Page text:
I’m Published! “Weak Bones, Strong Wills.

Well I’m published!  In the first ever book with stories of lives affected by XLH (X-linked Hypophosphatemia). My very brief short story about life with XLH Bone Disease is on pg 29-31 and 67-69. I am hoping that this will help to increase public awareness of the disease and in turn early diagnosis & increased interest in research and treatment for children and adults. Thank you to the XLH NETWORK for all the work & support of patients and families affected by this disease. All proceeds go to The XLH Network. Screenshot_20171012-220123Order Now!!!

Our Lady Of Fatima 100th Anniversary & First 5 Saturdays Devotion- Holy Spirit Catholic Church

Holy Spirit is participating in the First 5 Saturdays Devotion in response to the Call from Our Lady in Reparation for the offenses against Her Immaculate Heart. The Essential, hidden part of message given to Sister Lucia was the call from Our Lady to complete the First 5 Saturdays Devotion. “On December 10, 1925, the Most Holy Virgin Herself appeared,…

Biblical View of Women and the Socially Disadvantaged Israel

Women of the Bible by Frymer Kensky

In the Bible’s Old Testament we are able to see a connection between the individual stories and the deeper overall  meaning. Frequently the stories can be seen as pointing to a broader, deeper teaching that the author wants us to understand.

In her book, Reading the Women of the Bible (2002), Frymer-Kensky related the socially disadvantaged and subordinate position that women found themselves in, to the powerless position that Israel found itself in, while both maintain equality and worth.  The Bible describes the created male and female in a way that denotes human equality and does not give any justification of maltreatment or prejudice related to sex. Not to say that men are not different than women but, for example, they were never described, in the Biblical text, in a way that was derogatory or demeaning, when compared to the descriptions of men.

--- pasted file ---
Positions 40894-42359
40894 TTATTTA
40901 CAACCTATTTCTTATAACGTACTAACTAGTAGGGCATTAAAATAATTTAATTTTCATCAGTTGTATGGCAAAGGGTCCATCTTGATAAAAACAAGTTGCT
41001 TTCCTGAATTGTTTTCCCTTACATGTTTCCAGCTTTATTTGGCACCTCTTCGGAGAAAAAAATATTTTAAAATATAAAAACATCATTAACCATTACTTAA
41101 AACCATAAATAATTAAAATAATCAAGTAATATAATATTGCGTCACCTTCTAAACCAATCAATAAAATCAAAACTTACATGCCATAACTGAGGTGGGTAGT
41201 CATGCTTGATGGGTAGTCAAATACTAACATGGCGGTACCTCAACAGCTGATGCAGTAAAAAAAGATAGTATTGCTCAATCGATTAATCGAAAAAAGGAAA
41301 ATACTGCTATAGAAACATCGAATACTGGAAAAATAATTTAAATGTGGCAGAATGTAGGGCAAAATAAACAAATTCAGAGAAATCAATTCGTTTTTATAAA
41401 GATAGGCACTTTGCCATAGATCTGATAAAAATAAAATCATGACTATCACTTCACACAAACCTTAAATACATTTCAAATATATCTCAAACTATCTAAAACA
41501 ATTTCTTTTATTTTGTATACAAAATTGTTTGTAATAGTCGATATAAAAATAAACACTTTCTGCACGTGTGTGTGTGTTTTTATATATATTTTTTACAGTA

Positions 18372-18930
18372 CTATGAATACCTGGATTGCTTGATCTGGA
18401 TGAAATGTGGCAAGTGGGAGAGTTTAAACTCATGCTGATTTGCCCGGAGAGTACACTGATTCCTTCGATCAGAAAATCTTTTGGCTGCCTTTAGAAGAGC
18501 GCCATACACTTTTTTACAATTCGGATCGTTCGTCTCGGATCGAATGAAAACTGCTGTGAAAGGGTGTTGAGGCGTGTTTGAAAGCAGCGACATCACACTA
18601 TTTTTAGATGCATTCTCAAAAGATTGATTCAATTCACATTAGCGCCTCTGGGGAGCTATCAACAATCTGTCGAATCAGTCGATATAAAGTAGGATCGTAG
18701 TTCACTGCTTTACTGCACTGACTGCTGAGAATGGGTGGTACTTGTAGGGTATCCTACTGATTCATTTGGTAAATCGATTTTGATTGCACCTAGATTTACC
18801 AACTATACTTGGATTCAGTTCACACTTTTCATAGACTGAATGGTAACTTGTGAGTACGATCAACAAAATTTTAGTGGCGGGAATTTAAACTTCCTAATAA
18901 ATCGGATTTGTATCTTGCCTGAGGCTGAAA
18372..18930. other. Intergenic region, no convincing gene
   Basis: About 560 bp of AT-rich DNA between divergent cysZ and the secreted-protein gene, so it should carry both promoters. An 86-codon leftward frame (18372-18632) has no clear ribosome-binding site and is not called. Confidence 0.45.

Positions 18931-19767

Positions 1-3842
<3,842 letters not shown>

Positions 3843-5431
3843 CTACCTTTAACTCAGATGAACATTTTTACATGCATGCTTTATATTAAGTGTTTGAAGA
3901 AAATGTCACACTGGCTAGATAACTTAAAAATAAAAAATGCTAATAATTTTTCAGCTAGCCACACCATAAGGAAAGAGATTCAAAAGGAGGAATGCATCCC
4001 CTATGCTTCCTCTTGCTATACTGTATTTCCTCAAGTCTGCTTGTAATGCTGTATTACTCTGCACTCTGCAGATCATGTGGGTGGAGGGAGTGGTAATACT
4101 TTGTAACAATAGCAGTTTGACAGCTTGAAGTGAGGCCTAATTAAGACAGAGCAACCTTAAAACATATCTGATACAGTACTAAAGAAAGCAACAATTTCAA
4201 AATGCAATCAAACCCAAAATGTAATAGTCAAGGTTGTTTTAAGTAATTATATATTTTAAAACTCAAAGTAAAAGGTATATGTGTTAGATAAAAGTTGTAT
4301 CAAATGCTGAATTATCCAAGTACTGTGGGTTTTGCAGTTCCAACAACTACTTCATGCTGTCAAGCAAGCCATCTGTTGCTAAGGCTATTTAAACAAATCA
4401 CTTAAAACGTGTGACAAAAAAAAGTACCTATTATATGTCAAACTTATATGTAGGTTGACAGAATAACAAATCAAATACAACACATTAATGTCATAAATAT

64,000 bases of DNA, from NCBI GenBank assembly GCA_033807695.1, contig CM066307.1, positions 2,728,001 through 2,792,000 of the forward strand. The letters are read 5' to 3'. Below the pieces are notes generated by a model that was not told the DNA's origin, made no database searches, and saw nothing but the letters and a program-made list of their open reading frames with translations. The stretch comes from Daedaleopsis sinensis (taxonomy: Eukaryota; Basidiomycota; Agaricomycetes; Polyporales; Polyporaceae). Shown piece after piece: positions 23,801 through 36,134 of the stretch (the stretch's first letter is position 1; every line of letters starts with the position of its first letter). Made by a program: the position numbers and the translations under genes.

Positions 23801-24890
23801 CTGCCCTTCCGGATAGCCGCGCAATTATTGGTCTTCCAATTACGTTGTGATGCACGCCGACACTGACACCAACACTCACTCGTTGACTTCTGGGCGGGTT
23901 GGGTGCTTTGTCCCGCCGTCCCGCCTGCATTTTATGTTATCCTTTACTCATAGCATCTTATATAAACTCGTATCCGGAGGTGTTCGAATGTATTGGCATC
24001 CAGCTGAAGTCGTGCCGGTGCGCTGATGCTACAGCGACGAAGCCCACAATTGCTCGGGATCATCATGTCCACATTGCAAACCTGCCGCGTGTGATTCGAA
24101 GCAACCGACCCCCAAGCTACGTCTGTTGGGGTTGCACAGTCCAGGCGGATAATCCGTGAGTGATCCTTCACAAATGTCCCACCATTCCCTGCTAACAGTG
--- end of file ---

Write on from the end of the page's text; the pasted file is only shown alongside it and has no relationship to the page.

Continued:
The women in the Bible did not ever attain “political power”, none the less, they show great resilience and tenacity.  They are able to show power and influence circumstances, through strategies and methods that are no different than their male counterparts (xv).  Biblical stories with women as the main character are divided into 4 categories, according to the author.  The Categories are “Women as Victor,” “Women as Victim,” “Women as Virgin (Bride-to-be),” and “Women as Voice (of God).”

Two stories that the Frymer-Kensky (2002) uses as examples are, first, the woman named Rehab, from the “Women as Voice (of God)” category, who announced that God has given Israel the land showing that the marginalized can be chosen.  Second, the women in the books of Judges and Second Samuel, from “Women as Victim” category.  These women’s stories can be said to indict the political system in which they were victimized.

The position of all the women in the Bible, whether they were weak and powerless, or heroic, directly correlates to understanding the moral and social political state of Israel at that time.  Like the women of the bible, no matter the state that Israel found itself in, its worth in God’s eyes was never diminished.



The Religious Experience of Exodus 1-15


The book of Exodus is an epic within the story of Salvation History.  The Israeli people of Exodus are in the midst of Egyptian oppression.  Exodus starts where Genesis left off, listing the Genealogies of the Sons of Israel who came to Egypt with Jacob. Two particularly amazing religious experiences that stand out are the revelation of the name of God by the appearance of “the Angel of the Lord” to Moses in a burning bush (Genesis 3:2), and the Passover (Genesis 12:1), which included the lamb sacrifice that God ordered Moses and Israelites to offer as a perpetual ordinance. These experiences and principles contained within them are significant for the Christian today and can help to guide the lives of the faithful through difficulties of our modern life.

Moses and the Name of God